See here, from today's Wall Street Journal. Organizations that give people room to mess up and (this is the important part) learn from their mistakes will do better than ones with incentives that encourage either (1) hiding mistakes or (2) avoiding risk.
I have always learned more from mistakes than from successes. My dad's a chemist, and he always cautioned me to question results that agreed with my hypotheses. We don't tend to examine our successes. We should, but we don't, because we like the results. But we should also examine our failures to figure out (if we can) what happened.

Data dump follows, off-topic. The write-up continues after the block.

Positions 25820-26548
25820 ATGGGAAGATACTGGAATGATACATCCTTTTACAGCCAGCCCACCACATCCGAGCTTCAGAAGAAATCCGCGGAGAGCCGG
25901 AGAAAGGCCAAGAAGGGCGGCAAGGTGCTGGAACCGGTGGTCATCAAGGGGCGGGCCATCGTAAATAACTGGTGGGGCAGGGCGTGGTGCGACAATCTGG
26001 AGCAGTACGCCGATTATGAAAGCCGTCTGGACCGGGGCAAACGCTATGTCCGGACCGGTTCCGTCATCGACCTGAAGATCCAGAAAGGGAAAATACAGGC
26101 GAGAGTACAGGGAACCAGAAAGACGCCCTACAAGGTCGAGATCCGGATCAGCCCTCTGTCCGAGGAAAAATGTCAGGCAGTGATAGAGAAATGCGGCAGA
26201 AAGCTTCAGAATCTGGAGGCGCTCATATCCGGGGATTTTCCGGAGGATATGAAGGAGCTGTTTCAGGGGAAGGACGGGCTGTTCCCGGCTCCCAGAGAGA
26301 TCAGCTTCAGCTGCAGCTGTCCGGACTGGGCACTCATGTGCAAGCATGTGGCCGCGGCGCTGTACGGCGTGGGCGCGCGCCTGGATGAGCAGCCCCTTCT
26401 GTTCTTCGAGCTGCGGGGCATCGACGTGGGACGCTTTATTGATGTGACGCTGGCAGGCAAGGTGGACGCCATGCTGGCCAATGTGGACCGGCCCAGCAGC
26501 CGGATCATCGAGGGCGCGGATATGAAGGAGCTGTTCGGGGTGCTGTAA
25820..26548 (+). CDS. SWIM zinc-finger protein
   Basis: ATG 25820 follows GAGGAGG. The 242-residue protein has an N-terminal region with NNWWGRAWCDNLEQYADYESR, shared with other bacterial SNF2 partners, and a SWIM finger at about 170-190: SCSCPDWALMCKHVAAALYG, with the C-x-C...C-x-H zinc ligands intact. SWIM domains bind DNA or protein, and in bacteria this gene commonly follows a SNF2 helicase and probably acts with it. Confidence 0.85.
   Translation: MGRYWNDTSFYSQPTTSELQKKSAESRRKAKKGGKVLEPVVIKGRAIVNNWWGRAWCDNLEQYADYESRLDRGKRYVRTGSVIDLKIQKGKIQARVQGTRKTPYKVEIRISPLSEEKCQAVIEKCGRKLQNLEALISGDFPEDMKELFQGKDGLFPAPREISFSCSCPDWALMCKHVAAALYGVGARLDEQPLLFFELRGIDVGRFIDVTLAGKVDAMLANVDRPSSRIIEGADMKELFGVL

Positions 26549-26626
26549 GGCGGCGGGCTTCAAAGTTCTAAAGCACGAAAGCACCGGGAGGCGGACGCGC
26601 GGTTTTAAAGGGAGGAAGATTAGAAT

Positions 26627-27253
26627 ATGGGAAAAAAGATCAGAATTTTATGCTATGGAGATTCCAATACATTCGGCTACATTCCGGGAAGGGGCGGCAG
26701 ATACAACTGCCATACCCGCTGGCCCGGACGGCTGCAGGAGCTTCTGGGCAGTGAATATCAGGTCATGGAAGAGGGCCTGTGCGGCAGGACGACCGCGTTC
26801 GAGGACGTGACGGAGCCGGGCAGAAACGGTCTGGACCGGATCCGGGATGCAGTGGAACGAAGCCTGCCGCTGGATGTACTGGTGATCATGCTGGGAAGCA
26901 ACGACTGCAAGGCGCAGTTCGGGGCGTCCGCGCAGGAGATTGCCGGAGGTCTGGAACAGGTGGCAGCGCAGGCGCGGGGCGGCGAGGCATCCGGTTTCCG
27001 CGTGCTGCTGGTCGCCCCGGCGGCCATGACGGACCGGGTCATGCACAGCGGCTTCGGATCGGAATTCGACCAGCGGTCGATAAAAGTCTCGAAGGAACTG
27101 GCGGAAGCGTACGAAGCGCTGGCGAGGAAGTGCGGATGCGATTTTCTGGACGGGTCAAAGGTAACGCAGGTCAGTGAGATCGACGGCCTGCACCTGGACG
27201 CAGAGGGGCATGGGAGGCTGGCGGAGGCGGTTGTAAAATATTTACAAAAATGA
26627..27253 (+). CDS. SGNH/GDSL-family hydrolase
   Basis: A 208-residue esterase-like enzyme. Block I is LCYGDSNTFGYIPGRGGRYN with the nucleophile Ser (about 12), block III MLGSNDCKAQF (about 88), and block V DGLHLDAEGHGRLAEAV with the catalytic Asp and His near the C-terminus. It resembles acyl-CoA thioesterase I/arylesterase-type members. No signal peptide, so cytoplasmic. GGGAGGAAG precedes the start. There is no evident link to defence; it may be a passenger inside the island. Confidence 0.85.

And it's not just giving people room to mess up that matters. It's rewarding those mistakes publicly because the people who made them were trying to do something good and have learned something from the effort.